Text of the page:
Libertarian immigration

Libertarians in principle support completely unrestricted immigration with immigration problems seen as disappearing if adopting libertarian policies such as completely removing welfare and various other tax-paid systems. Problems with this may include that

  • Libertarians have a tendency to support continued mass immigration despite welfare and other tax-paid systems (public health care, public schools, public roads, and so on) not having been removed.
  • If the libertarian system could be implemented, wages in Western countries may then through wage competition from immigrants approach the very low wages in tropical countries. But the high living costs due to the long winters in northern countries would make such wages difficult to survive on.
  • Removed welfare and such lowered wages may well increase problems such as crime, cause food riots, and so on.
  • Private charity is supposed to partially replace public welfare in libertarian societies. Poor immigrants may immigrate in order to benefit from such private charity and compete with poor non-immigrants for this private charity.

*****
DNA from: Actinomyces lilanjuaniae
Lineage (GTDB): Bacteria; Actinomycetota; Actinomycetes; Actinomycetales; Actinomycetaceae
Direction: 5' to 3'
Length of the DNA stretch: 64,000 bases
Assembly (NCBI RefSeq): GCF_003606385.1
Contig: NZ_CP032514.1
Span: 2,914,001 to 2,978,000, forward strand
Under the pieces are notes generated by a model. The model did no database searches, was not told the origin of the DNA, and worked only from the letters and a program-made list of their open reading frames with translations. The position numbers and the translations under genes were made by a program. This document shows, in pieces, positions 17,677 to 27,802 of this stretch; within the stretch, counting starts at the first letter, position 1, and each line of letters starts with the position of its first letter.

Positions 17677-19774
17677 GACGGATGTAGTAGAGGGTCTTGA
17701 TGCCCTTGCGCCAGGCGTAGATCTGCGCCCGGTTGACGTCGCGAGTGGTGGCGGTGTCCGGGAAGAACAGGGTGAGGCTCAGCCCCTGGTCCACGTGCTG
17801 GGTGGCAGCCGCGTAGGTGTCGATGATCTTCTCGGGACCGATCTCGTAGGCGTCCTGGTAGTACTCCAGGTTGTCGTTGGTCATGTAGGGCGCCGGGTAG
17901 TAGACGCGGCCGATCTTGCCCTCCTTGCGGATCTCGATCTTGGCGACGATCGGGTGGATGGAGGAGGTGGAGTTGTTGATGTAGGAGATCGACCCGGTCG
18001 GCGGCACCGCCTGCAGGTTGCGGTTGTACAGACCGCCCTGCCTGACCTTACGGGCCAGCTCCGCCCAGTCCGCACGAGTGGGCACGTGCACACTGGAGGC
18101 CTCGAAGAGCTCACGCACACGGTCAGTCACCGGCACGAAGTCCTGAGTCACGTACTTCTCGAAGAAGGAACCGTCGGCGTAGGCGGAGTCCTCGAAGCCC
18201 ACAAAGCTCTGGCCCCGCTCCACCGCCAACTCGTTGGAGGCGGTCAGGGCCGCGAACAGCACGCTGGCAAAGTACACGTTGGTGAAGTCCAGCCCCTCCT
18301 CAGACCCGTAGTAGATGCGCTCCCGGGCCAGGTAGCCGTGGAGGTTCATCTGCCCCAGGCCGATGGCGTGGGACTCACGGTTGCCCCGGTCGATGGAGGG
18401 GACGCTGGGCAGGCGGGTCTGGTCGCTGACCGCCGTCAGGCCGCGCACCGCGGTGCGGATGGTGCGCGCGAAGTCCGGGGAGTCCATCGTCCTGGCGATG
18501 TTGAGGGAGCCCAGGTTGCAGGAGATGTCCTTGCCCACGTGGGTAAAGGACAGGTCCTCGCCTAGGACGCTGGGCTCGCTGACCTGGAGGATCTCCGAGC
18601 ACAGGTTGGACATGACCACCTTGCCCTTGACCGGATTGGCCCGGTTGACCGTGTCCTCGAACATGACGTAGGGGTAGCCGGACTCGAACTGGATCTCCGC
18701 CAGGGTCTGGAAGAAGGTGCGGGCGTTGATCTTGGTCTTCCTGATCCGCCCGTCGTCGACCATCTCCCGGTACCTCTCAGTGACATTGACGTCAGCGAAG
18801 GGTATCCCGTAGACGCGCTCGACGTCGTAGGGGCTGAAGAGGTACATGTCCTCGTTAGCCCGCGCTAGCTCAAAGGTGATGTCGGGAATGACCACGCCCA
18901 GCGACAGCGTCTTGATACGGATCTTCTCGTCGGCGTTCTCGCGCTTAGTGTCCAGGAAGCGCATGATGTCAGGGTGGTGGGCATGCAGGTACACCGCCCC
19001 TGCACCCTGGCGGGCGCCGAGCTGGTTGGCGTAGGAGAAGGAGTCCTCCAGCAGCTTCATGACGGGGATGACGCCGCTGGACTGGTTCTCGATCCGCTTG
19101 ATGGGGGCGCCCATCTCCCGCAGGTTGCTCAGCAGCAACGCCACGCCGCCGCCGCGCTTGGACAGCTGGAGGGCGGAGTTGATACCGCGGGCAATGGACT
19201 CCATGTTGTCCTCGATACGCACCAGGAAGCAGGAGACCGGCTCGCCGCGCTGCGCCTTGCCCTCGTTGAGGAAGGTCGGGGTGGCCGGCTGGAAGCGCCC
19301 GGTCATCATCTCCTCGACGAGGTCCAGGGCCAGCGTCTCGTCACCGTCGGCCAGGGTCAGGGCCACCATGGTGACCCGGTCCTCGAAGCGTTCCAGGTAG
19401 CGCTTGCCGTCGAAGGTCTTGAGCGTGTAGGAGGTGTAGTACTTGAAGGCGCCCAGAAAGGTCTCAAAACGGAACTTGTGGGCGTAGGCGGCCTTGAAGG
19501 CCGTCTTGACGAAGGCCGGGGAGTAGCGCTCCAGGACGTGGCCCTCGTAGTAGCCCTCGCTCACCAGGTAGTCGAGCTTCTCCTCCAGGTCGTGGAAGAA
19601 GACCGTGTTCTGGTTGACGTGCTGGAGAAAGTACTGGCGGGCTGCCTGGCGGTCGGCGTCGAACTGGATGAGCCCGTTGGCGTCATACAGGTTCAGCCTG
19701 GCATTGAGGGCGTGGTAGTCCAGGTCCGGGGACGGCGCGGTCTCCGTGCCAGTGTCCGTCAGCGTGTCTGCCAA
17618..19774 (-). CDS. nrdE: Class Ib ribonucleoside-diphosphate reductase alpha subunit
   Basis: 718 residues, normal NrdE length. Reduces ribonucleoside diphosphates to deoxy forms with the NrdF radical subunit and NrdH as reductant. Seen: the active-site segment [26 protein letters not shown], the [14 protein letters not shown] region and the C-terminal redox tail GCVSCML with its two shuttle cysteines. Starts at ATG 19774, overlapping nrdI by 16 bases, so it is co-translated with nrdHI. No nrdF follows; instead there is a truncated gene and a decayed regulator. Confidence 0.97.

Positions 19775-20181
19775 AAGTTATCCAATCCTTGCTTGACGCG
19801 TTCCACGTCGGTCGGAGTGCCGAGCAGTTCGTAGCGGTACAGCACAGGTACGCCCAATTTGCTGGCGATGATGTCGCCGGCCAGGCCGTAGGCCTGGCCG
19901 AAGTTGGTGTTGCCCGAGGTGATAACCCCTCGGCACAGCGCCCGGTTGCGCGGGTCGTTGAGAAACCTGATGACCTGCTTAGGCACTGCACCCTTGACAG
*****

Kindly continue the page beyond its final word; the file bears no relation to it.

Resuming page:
• Many immigrant problems such as high rape rates for certain immigrant groups, ethnic heterogeneity, cultural/religious/linguistic heterogeneity, and so on, are not caused by tax-paid systems.
  • Many of the problems associated with a country having a low average IQ are likely not or only partially related to tax-paid systems.
  • Poor immigrants often support leftist politicians/parties, thus decreasing support for libertarian policies.
  • A high degree of support for individualism is associated with White societies and has been argued to have partially genetic causes.[8] This means that also mass immigration of not poor non-Whites may decrease average population support for libertarian views.

Selective "elite" immigration